Heat wave safety tips
Learn how to help keep your children and family safe in extreme heat.
Heat waves are anything but fun in the sun. Extreme heat and humidity can be extremely uncomfortable and pose serious health risks, especially for infants, children, pregnant women and the elderly. Without taking the proper precautions, extreme heat can lead to heat stroke and even worse, fatality. As a result of climate change, heat waves are becoming longer, more frequent and more severe.
Here are some expert tips to help keep your family safe during a heat wave, how to recognize signs of heat stroke and what actions you should take if needed.
Heat wave facts
What is a heat wave?
Heat waves happen when the temperature is higher than normal for several days in a row. Humidity can cause it to feel much hotter.
What causes a heat wave?
Heat waves result from warm air being trapped in the atmosphere and are a natural weather phenomenon. Heat waves are increasing in intensity and frequency due to climate change, resulting from greenhouse gas emissions, that is trapping heat for longer.
Who’s most at risk from heat waves?
Too much heat is dangerous for everyone's health. Infants, children, pregnant women and the elderly are especially vulnerable to heat stress.
Too much heat can be more dangerous for babies and children than for adults, and dehydration in children can be dangerous or even deadly. Children’s bodies have more trouble regulating temperature than those of adults, and they rely on adults to help protect them from heat.
Pregnant women are at greater risk as well. Too much heat and dehydration can put the baby at higher risk of low birthweight, early birth and even stillbirth. Pregnant women themselves can be negatively affected and go into early labour, as well as develop gestational diabetes and hypertension.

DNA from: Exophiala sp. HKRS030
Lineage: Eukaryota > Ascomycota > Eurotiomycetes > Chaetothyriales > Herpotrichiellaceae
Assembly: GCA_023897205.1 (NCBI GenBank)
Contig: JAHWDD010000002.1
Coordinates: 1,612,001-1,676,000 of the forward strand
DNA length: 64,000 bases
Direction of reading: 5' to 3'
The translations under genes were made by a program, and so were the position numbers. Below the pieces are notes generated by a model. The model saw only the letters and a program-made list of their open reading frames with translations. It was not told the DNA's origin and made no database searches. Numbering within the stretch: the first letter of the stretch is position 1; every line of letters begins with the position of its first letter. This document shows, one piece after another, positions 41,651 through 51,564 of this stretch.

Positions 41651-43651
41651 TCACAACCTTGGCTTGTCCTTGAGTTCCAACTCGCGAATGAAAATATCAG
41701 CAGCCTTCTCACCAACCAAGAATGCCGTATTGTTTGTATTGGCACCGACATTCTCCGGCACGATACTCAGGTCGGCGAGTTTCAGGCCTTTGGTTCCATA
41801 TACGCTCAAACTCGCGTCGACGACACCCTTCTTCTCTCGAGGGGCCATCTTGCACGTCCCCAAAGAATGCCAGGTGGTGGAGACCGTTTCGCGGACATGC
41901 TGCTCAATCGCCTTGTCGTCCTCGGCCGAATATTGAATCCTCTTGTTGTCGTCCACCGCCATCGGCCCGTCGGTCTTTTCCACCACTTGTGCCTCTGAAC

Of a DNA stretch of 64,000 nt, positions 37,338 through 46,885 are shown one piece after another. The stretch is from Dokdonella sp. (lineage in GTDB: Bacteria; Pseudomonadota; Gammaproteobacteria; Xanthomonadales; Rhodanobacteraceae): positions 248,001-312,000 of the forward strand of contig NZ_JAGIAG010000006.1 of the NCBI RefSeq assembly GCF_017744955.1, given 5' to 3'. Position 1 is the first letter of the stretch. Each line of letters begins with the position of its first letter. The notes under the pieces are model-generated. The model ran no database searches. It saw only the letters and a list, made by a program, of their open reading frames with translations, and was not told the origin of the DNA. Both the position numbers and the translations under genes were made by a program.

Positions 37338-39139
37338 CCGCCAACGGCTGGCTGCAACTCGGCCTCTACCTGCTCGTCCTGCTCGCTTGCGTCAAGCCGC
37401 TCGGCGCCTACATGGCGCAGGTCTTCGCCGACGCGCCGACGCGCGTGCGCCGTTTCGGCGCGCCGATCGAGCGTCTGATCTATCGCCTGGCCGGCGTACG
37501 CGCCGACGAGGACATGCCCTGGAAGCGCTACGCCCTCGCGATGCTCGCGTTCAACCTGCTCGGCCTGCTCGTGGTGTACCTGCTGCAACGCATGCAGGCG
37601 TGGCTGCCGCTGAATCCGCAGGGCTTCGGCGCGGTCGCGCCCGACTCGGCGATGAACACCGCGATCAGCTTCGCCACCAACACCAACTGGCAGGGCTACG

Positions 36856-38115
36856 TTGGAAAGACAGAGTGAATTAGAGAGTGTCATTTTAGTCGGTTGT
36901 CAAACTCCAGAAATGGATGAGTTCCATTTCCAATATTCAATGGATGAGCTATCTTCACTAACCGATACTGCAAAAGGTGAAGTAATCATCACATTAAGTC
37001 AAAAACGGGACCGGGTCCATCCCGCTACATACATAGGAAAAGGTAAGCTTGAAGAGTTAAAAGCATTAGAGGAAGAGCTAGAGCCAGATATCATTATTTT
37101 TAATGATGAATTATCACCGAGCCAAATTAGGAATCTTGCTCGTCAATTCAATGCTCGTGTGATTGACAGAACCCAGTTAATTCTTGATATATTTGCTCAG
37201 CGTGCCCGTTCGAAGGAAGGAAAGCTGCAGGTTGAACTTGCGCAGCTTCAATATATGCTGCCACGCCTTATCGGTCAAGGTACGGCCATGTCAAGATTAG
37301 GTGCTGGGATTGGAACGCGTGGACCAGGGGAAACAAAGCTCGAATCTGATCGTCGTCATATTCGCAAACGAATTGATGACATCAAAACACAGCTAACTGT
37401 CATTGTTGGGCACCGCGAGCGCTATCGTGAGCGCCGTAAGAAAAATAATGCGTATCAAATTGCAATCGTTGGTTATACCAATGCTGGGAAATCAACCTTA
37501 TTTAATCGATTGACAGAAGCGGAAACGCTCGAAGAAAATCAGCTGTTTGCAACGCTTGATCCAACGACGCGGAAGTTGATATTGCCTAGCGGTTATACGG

What to do in a heat wave
- Know how hot and humid it is going to get today, this week and this month to help plan outside activities.
- Keep an emergency kit at home that contains oral rehydration salt (ORS) packets, a thermometer, water bottles, towels or cloths to wet for cooling, a handheld fan or mister with batteries, and a checklist to identify and treat symptoms of heat stress.
- Know how to get help. Note down the contact information for the nearest health care provider or ambulance/transport services.
Keep your home cool
- When possible, close the curtains during the hottest parts of the day and open windows at night time to cool down the house.
- Use fans and coolers if available.
Stay out of the heat
- Do not go outside during the hottest times of the day if you can avoid it. Try to arrange your activities earlier or later in the day when it is cooler.
- When outside, wear sunscreen and try to stay in the shade or use hats and umbrellas for protection.
Stay cool and hydrated
- Drink water at regular intervals before you are thirsty.
- Overdressing in the heat can make you dehydrated and hotter faster, so wear light and loose clothes. Cotton is ideal during hot days to help reduce heat rashes and absorb sweating. Similarly, cotton bed sheets are recommended over non-breathable materials.
- Carry a water bottle and a small towel, so you can hydrate and cool down by placing a wet towel on your neck.
- Check to see if your community has a heat relief or cooling centre near you. You could also use the waiting areas of health facilities as a temporary cooling shelter.
Tips for infants, children and pregnant women
|Infants and children
DO check regularly if your child is thirsty, sweating, feeling hot, vomiting, has a dry and sticky mouth, or experiencing headaches. If your child is not responding properly, has a high fever, is dizzy or is breathing fast, take them to the health facility immediately.
DO make sure that your child is clothed loosely – this can help prevent heat rashes and becoming too hot.
DO check that your child is well hydrated. They may not know what dehydration and heat stress feel like. Breastfeed infants under 6 months exclusively. Breastfeeding mothers should drink plenty of water as dehydration can affect breastmilk production. Children aged 6 months and over should drink water regularly throughout the day.
DO NOT give infants medication if they are showing signs of being overheated without consulting a health provider.